A used laptop would cost her anywhere between Rs. 15,000 – 20,000 and a new one around Rs. 35,000, I told her after enquiring with a couple of known dealers. She chose to go for a new one, but she was in no position to make full payment at once. The cost of the laptop is one and half months to two months her current household income. That is not a small hole to fill. Thousands of parents are under similar financial stress in pursuit of a bigger screen for their kids’ classes. But they are borrowing from relatives, friends, and breaking FDs to fund the purchase of bigger screens. Fortunately, a classmate of mine runs a Computer leasing business in Koramangala. Kiran, a good Samaritan that he is, offered to lend a Dell laptop for two months, free of cost and offered to extend six months credit for the purchase a new laptop. Not everyone is as fortunate as Pushpa, thousands of parents are staring at the gaping hole Covid-19 created.

Pushpa’s Monthly Cashflow Statement ( ‘000s) Pre-Covid Covid
Income 20 10
Expenses 18 18
Rent 10 10
Food 5 5
Others 3 3
Excess/(short) 2 -8
Capex – Laptop   35
Borrow from relatives   -43
Pushpa’s Monthly Cashflow Statement ( ‘000s)
Pushpa's Monthly Cashflow Statement


Cashflow 2

Conventional wisdom has been that Education sector is one of the most profitable businesses out there – especially for the classes till twelfth, the tuition fee costing more than the traditional bachelor’s degree. So – schools must have enough reserves for the winter which should be used give discounts.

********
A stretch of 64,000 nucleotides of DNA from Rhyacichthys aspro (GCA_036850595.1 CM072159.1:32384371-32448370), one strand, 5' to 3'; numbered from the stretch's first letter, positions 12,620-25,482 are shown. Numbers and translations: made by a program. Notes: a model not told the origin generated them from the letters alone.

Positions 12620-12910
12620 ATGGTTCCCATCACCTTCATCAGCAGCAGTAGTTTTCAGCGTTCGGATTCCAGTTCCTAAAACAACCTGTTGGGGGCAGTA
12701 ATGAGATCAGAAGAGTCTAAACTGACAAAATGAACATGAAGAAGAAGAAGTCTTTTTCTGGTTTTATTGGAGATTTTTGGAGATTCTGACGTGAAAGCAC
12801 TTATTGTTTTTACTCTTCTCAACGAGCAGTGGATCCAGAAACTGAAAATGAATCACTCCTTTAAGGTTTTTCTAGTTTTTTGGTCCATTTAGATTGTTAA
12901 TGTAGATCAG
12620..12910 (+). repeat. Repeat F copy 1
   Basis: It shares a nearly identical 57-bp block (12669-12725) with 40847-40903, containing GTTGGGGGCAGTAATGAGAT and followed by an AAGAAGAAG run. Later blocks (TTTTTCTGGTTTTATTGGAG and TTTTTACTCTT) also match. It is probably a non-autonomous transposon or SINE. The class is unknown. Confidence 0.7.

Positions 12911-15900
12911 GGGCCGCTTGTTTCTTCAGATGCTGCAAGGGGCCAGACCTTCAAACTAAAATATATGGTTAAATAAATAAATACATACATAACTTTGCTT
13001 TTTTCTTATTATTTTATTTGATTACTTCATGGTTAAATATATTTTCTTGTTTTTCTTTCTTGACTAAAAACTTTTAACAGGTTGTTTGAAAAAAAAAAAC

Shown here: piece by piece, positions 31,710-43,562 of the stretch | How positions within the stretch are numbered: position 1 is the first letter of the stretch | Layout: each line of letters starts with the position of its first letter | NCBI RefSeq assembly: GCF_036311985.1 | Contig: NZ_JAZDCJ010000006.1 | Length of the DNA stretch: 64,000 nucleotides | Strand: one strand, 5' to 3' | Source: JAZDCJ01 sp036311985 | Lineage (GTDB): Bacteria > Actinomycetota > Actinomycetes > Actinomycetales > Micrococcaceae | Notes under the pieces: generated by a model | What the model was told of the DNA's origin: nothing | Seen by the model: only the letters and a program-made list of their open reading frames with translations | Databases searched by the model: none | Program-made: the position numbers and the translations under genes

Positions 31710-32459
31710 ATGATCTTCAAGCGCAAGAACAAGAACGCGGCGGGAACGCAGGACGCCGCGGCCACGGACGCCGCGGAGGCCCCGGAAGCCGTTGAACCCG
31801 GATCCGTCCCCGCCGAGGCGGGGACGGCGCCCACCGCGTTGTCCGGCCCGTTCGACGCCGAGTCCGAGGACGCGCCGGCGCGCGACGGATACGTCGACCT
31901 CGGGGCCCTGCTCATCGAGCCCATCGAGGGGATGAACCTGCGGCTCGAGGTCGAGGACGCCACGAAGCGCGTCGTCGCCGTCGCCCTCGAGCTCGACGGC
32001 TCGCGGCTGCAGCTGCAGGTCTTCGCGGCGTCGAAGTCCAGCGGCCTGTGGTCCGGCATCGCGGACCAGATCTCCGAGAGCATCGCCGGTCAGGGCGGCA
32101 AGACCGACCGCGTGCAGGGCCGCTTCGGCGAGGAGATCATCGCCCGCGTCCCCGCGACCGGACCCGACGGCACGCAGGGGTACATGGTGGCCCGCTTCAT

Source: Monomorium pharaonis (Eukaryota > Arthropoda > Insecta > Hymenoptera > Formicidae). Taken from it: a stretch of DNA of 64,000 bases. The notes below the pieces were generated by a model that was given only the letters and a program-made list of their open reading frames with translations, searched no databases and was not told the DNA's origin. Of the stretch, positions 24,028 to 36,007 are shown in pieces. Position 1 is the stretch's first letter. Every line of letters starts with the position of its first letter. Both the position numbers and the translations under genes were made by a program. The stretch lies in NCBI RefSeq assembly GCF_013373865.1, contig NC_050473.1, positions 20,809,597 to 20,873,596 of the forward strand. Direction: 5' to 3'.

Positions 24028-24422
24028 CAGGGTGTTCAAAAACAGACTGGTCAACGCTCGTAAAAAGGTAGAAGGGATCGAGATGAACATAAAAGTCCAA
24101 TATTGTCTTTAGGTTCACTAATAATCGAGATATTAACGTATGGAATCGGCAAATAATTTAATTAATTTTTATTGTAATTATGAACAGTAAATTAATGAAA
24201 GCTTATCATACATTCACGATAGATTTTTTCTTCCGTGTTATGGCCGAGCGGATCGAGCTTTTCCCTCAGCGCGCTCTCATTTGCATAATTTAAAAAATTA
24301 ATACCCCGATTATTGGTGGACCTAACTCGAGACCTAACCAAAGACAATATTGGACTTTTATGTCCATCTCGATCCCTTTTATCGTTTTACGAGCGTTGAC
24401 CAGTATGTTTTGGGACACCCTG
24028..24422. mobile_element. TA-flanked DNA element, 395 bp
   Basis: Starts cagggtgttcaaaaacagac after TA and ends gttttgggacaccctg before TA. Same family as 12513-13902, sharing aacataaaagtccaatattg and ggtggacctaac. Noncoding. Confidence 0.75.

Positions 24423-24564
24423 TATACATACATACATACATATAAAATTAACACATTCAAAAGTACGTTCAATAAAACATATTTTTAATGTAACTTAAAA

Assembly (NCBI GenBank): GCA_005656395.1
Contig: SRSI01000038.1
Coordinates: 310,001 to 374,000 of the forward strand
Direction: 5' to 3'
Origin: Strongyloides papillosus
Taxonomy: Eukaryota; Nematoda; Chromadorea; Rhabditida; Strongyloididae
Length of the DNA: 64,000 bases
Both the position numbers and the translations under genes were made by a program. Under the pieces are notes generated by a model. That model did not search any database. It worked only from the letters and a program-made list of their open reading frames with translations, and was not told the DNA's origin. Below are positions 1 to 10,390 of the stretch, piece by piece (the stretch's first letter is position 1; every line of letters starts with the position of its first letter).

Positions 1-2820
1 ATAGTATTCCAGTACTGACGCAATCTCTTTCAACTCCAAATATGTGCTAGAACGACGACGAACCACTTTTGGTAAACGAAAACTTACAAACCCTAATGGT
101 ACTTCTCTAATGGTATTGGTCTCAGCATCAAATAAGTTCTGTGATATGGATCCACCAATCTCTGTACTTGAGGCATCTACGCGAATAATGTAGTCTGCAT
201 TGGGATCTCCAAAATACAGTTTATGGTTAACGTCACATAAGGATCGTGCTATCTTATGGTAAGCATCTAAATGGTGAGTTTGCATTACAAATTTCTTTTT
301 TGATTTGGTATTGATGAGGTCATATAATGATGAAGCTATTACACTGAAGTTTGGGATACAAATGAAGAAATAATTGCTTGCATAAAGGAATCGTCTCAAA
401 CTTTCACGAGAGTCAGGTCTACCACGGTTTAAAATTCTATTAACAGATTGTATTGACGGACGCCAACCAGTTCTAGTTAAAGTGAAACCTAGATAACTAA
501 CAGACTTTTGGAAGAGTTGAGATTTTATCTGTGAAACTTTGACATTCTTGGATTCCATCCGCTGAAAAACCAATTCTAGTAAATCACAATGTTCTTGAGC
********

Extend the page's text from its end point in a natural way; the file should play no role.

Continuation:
I shared my conventional wisdom with a friend who works as CFO of IB/ICSE curriculum school based out of Bengaluru. The situation is not very cushy out there, I was told. He argues that its hard to maintain top class facilities and continue to pay the staff without fee income rolling in. Schools in the city run on high operating leverage – in simple English at remarkably high fixed costs. Fixed costs could range anywhere between 80% to 90% of the total costs. I said, when you are running online classes there must be huge savings in electricity, maintenance, repairs, staff meals etc. Why don’t you pass on that savings to the students?  – the operating surplus can be shared, I insisted. He took a pause and pulled out another excel sheet and quipped “ we have done the analysis” – the savings is not much as we have to maintain our pools, sports grounds, buildings and most importantly we are paying salaries to all our staff. Schools like ours have to keep reinvesting in facilities every four to five years. And there are some segments like pre-nursery where in the question of online classes does not make any sense. Consequently, admissions in this segment have fallen drastically. All in all, there could be savings of around 10%. I could not audit his numbers – but had to take his argument at the face value. His voice showed worries of nightmares of cashflow management.